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The first thing God says to Moses is, "Take off your shoes." We are on holy ground. Hard to believe, but the truest thing I know. — Anne Lamott

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chris stiles
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quote:
Originally posted by SvitlanaV2:
quote:
Originally posted by chris stiles:
I don't really think its a failure specific to the UK as such.

Well, FWIW, the USA seems to have a much stronger radical/liberal presence. I understand that some Episcopalians as well as the Churches of Christ and the Unitarian Universalists fit into this category, and perhaps some others.

So the (at least originally) quasi-ethno-national regional churches which assume some of the role of the CofE (and run a similarly broad church) provide the vehicle for the "attractive, diverse, well-resourced, 'radical'" in the way that the CofE and CoS does. Most states weren't Rhode Island.

At the very least these movements find a home within such denominations - though viewed a little uncharitably, one could posit that they require rather more resources to run that could be easily provided by the movement itself (most of whom aren't big enough to fund seminaries, a press or two and so on).

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Enoch
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This may have been said already on this thread. I haven't been following it. But it's quite a bad misuse of language to use 'liberal' and 'radical' to mean less and more extreme points on the same Christian spectrum. The Little Brothers of Jesus (followers of the inspiration of Charles de Foucauld) are Christian 'radicals' by almost any meaning of that word, but they aren't exactly 'liberal' in any of the various meanings people might give it, however imprecise.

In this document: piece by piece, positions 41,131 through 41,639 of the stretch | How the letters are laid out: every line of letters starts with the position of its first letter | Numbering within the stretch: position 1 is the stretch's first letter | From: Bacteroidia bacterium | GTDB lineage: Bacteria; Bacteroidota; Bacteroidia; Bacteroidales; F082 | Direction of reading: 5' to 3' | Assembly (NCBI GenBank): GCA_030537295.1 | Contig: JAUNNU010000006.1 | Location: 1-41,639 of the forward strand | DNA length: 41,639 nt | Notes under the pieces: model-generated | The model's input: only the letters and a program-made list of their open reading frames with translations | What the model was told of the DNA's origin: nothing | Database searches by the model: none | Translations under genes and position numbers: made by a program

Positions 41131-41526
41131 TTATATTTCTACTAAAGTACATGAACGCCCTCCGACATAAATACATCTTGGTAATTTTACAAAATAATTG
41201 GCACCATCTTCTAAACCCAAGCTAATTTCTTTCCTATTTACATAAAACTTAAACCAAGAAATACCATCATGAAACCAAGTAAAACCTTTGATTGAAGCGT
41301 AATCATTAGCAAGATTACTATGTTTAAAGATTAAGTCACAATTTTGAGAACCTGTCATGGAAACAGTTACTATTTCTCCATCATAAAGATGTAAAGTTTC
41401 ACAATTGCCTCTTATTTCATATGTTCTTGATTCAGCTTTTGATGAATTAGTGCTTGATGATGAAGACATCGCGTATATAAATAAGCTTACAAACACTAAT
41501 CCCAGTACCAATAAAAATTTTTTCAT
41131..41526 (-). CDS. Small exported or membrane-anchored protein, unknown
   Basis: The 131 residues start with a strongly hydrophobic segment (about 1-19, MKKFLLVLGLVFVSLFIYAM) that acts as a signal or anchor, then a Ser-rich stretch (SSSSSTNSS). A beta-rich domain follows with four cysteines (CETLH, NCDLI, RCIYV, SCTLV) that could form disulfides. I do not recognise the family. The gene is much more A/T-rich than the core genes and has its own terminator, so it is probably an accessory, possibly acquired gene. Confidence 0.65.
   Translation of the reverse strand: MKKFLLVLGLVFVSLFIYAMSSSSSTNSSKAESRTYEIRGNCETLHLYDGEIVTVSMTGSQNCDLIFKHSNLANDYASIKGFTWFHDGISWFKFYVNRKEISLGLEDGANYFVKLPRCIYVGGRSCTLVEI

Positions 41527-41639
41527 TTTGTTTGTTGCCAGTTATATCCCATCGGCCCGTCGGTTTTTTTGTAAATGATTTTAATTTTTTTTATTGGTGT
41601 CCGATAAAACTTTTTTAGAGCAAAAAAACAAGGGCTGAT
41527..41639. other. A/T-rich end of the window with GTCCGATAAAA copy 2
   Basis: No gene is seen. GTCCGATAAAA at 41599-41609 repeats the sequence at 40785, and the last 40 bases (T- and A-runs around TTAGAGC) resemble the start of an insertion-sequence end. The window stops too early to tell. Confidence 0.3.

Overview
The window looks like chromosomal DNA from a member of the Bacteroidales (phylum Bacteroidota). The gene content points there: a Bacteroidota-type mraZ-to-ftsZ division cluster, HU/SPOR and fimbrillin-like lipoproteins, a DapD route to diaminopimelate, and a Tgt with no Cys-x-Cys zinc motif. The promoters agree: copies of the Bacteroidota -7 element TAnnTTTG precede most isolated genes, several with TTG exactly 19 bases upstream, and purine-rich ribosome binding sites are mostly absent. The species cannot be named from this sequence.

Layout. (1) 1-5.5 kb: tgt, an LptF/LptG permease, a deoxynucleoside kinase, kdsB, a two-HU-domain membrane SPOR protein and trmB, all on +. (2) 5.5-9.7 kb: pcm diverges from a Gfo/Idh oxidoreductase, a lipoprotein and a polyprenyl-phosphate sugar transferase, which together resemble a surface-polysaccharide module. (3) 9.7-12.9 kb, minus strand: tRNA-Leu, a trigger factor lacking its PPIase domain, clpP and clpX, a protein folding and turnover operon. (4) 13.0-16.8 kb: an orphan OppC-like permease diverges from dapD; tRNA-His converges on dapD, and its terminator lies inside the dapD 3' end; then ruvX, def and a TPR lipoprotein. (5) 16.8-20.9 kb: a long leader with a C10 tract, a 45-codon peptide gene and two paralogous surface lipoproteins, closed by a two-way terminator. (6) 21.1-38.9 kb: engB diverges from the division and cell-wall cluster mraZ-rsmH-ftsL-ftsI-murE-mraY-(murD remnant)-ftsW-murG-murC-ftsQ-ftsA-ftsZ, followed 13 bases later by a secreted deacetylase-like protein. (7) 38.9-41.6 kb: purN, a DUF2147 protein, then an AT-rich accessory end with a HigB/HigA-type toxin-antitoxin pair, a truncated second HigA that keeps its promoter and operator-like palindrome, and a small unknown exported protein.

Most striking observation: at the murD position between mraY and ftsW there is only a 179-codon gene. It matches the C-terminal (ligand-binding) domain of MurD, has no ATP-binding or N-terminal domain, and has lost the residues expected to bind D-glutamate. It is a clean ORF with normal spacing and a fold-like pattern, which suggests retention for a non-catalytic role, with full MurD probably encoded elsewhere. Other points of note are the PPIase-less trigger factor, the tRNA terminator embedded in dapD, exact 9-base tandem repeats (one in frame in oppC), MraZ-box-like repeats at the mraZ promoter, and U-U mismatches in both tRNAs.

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SvitlanaV2
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Yes, we mentioned above that for some people 'radical' means liberationist or incarnational, while 'liberal' refers to a more abstract theological approach to the Bible. But the distinction isn't always made.

My experience is that in some historical churches the liberationist/radical approach frequently does go hand in hand with a certain biblical liberalism. AFAIUI the South American RC liberation theologians promoted their own blend of both. They weren't the most 'traditional' of RCs.

Moreover, the kind of liberationist radicalism that Martin60 espouses is very affirming with regards to SS relationships. That won't always be the case when more traditional church groups are doing the work. Having said that, I think there has to be a degree of pragmatism in all social ministries these days, especially if the secular authorities are involved with funding, referrals or training, etc. Presumably, only the wealthiest conevo church can run a huge social ministry that bypasses the state completely and hence avoids contact with equality regulations, etc.

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SvitlanaV2
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quote:
Originally posted by Nick Tamen:
quote:
Originally posted by SvitlanaV2:
Well, FWIW, the USA seems to have a much stronger radical/liberal presence. I understand that some Episcopalians as well as the Churches of Christ and the Unitarian Universalists fit into this category, and perhaps some others.

You mean the United Church of Christ—the descendant of the Congregationalists (including the Puritans) and the Evangelical and Reformed (aka German Reformed) Church—not the Churches of Christ. There’s a big difference.


Yes, you're right. I knew my terminology was inaccurate there. I should have checked it.
Posts: 6655 | From: UK | Registered: Feb 2012  |  IP: Logged